The thymus is a lobulated lymphoid organ that is important in the development of T lymphocytes.

Each thymic lobule comprises a darker staining outer cortex and a lighter staining inner medulla. The cortex is composed of dense lymphoid tissue that lacks nodules. The medulla stains more lightly than the cortex because the medullary stroma is less heavily infiltrated with lymphocytes than is the cortex.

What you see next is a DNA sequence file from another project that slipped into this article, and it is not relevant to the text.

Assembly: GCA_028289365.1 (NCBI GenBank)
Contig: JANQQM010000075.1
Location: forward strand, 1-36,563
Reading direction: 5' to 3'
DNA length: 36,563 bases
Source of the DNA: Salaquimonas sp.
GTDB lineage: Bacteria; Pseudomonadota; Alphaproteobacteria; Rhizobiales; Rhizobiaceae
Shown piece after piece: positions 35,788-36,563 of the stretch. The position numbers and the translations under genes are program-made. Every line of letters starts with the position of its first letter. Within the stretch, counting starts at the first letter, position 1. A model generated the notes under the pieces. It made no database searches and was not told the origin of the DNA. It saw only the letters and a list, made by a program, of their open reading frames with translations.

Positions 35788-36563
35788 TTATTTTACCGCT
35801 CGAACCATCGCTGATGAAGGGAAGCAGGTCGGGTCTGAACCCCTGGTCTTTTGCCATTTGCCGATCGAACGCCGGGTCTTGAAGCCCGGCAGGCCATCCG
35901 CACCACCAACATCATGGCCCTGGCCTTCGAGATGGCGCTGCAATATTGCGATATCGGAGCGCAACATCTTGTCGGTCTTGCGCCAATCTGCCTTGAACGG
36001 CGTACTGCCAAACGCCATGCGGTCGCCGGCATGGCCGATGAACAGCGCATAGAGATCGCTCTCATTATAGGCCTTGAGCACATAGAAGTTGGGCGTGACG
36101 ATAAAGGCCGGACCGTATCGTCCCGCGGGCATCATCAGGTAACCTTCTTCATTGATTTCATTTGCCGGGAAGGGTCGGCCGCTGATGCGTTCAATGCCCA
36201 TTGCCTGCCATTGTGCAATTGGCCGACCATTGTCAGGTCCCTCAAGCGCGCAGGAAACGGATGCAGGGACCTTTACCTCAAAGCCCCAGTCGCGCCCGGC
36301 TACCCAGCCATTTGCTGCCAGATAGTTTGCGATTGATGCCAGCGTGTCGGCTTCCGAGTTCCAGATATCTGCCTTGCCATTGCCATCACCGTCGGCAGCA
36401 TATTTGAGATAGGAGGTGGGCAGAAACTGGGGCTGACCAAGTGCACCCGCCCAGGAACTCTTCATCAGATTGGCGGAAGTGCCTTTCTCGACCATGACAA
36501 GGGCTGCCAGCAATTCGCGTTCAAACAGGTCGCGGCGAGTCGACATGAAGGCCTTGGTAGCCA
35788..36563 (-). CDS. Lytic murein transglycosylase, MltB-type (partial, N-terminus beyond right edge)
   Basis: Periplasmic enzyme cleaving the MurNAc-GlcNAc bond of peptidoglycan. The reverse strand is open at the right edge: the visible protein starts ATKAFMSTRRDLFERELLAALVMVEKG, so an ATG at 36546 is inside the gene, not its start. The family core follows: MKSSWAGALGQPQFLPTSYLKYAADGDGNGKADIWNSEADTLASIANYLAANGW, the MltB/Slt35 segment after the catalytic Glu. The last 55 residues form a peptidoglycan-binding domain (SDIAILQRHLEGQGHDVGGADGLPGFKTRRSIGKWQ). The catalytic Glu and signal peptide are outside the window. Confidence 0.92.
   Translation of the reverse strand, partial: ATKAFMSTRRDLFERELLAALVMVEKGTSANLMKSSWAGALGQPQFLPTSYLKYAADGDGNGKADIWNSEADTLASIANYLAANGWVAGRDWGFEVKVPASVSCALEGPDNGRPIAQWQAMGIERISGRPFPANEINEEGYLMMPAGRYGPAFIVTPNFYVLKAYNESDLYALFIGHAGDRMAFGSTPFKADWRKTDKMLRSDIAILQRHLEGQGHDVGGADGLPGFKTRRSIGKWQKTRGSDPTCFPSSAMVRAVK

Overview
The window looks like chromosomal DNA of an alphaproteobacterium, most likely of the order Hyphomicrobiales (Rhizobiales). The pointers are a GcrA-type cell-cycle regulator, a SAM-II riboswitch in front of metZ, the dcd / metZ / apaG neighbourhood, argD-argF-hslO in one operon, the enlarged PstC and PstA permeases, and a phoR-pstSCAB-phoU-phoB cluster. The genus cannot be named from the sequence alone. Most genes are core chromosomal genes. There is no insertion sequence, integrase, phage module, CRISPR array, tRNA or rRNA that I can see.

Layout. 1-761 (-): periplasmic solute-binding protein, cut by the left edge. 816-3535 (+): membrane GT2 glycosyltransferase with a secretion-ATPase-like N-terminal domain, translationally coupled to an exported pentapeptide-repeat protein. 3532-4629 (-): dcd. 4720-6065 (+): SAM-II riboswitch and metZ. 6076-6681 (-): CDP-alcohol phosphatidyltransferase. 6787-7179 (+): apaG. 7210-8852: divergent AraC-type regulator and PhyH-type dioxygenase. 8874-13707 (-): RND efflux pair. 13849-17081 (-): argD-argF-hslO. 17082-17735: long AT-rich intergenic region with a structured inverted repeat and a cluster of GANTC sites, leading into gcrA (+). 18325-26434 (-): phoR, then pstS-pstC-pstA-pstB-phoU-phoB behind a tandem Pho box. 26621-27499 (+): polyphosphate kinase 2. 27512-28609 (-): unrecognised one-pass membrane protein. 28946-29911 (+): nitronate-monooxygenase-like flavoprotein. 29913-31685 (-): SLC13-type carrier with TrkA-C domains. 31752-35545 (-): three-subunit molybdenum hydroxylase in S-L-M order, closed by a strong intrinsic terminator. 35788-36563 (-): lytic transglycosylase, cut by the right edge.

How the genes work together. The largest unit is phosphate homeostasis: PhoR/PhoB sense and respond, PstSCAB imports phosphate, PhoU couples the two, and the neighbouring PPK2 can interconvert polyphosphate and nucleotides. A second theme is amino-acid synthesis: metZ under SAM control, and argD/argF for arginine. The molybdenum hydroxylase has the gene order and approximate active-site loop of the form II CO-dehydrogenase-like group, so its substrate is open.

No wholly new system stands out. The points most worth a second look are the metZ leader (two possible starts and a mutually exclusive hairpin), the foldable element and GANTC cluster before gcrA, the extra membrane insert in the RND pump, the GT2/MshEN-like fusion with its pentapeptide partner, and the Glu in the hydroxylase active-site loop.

The thymic medulla contains Hassall's corpuscles, which are flattened, concentrically arranged keratinizing epithelial cells that are strongly acidophilic (staining pink with H & E). Degenerate cells are found at the center of the Hassall's bodies. Thymic stromal cells are not reticular cells, and they differ from those of other lymphatic tissue in being epithelial (endodermal) in origin. They are large, pale cells (epithelial-reticular cells) within the medulla. They do not make reticular fibers and are attached to each other through desmosomes.

[] thymus micrograph gallery []

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